This Week in New York Insider's Guide to Arts & Culture in New York City Since 2001


(photo by Maria Baranova)

Liz Mikel and Kiersey Clemons play items on a shelf in Eve Ensler’s Pomegranate (photo by Maria Baranova)

Lucille Lortel Theatre
121 Christopher St. between Bleecker & Hudson Sts.
Tuesday - Sunday through June 23, $65-$85

Activist and writer Eve Ensler follows up her powerful, intimate one-woman show, In the Body of the World, with the New York premiere of Fruit Trilogy, three short experimental pieces that are still in need of some ripening. The Abingdon Theatre Company production, running at the Lucille Lortel through June 23 — coincidentally, Ensler was just given a lifetime achievement honor at last month’s Lucille Lortel Awards — explores major themes from throughout Ensler’s oeuvre, investigating female oppression and empowerment and the body itself, beginning with her 1986 international hit, The Vagina Monologues. Fruit Trilogy opens with the Beckett-like Pomegranate, in which Item 1 (Liz Mikel) and Item 2 (Kiersey Clemons) portray a pair of women on a shelf in a warehouse, only their heads visible in small black boxes. On display for men to purchase and do with what they want, they discuss their situation: “Women? We are items that they want to buy,” Item 1 says. “We are women more willing to be vile receptacles than we are willing to be dead,” Item 2 explains. Discussing hope, Item 1 declares, “My body will not live without possibility.” Item 2 sarcastically replies, “You have a body?”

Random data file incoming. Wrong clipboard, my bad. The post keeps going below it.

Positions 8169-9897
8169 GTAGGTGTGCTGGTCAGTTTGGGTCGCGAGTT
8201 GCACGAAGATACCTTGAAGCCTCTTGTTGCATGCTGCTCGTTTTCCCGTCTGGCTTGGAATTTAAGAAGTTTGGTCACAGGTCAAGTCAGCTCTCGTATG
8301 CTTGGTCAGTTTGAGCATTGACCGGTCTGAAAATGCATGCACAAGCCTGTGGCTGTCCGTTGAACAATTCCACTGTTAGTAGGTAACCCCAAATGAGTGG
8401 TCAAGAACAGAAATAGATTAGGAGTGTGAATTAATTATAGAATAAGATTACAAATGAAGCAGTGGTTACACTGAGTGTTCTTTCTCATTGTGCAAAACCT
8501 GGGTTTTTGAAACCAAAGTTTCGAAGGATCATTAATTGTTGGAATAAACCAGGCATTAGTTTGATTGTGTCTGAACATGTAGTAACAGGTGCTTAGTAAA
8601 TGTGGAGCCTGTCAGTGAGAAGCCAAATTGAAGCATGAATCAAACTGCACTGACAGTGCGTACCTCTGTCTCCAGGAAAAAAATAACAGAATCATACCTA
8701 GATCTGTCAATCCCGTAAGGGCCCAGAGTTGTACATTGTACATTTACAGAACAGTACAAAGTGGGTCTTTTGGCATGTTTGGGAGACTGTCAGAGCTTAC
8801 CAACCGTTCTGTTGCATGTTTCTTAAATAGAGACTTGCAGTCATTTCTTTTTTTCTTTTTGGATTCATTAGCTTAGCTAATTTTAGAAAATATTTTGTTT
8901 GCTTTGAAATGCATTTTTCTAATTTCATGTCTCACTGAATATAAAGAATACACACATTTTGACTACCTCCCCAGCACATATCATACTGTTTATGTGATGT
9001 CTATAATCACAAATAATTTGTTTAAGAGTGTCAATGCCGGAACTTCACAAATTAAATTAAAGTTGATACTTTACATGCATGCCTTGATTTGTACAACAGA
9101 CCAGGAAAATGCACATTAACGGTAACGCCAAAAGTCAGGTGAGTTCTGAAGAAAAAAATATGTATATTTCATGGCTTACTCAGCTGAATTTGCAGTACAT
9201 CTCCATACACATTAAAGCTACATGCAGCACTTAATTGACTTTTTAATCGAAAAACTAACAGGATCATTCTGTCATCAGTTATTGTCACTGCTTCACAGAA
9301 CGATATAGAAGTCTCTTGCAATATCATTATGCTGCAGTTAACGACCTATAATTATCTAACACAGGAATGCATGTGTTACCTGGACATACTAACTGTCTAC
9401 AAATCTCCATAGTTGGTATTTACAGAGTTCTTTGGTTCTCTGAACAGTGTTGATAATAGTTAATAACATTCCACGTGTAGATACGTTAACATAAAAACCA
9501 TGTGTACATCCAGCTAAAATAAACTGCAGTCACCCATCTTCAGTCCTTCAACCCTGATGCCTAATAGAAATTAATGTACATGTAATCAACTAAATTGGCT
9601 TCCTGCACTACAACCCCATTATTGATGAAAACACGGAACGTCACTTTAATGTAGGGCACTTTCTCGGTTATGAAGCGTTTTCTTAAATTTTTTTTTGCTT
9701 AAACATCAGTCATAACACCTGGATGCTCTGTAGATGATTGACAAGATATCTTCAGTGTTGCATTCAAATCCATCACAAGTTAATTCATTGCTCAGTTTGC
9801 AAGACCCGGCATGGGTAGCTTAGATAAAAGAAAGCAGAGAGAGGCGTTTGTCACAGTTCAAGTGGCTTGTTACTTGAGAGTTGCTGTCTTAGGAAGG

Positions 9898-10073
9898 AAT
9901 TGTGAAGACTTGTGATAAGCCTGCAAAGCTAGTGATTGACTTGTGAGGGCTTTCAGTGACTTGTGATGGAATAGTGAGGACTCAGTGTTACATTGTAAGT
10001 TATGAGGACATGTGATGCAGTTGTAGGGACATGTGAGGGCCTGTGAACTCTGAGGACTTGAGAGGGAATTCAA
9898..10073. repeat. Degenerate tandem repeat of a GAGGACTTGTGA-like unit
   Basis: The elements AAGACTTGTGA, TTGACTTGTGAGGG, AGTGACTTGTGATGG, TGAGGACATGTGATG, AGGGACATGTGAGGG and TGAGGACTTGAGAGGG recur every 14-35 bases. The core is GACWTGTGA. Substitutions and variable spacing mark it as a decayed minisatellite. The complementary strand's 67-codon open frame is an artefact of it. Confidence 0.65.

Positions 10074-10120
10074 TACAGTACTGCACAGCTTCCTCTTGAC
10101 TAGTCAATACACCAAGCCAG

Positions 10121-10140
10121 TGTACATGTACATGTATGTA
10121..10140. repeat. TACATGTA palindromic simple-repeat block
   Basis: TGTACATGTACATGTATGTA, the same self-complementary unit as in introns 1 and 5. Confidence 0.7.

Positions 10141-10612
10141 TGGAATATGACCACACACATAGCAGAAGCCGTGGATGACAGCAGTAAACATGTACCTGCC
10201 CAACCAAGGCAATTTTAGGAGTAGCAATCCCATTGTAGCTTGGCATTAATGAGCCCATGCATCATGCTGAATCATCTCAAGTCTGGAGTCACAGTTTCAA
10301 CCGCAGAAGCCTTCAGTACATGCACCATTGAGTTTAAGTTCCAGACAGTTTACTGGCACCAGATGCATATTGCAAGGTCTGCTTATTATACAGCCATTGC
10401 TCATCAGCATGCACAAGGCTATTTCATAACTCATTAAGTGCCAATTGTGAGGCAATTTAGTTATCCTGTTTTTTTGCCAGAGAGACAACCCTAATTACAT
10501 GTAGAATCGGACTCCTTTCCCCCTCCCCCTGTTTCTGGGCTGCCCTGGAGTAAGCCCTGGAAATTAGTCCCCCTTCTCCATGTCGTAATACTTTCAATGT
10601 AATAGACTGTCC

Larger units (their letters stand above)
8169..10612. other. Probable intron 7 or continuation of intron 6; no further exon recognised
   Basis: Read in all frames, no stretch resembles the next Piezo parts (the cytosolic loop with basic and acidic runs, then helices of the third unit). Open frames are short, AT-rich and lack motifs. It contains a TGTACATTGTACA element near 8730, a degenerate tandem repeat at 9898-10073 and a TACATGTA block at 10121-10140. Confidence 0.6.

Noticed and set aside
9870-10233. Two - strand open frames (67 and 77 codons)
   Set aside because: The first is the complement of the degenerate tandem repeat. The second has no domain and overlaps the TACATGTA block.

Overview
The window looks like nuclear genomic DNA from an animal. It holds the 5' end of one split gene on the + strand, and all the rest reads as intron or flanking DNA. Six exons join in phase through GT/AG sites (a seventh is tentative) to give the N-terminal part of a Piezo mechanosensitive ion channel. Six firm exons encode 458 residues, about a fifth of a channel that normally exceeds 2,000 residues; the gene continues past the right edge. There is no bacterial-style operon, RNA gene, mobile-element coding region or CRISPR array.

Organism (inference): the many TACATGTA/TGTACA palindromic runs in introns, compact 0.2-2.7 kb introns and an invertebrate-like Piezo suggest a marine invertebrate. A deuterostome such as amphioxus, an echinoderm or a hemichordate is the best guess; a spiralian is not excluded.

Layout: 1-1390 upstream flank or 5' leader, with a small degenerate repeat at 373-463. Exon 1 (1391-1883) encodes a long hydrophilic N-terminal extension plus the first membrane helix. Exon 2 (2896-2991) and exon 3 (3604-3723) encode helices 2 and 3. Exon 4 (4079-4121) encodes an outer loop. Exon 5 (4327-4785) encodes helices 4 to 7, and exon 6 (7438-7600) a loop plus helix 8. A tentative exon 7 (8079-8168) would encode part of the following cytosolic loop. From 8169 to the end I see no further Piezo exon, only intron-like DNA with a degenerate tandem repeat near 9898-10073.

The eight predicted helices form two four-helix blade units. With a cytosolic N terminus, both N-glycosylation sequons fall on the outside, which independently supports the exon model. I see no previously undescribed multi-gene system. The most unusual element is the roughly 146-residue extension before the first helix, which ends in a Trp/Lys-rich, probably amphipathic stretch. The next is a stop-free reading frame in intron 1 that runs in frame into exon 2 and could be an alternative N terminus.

(photo by Maria Baranova)

Kiersey Clemons is a young sex slave trapped in a cage in Eve Ensler’s Avocado (photo by Maria Baranova)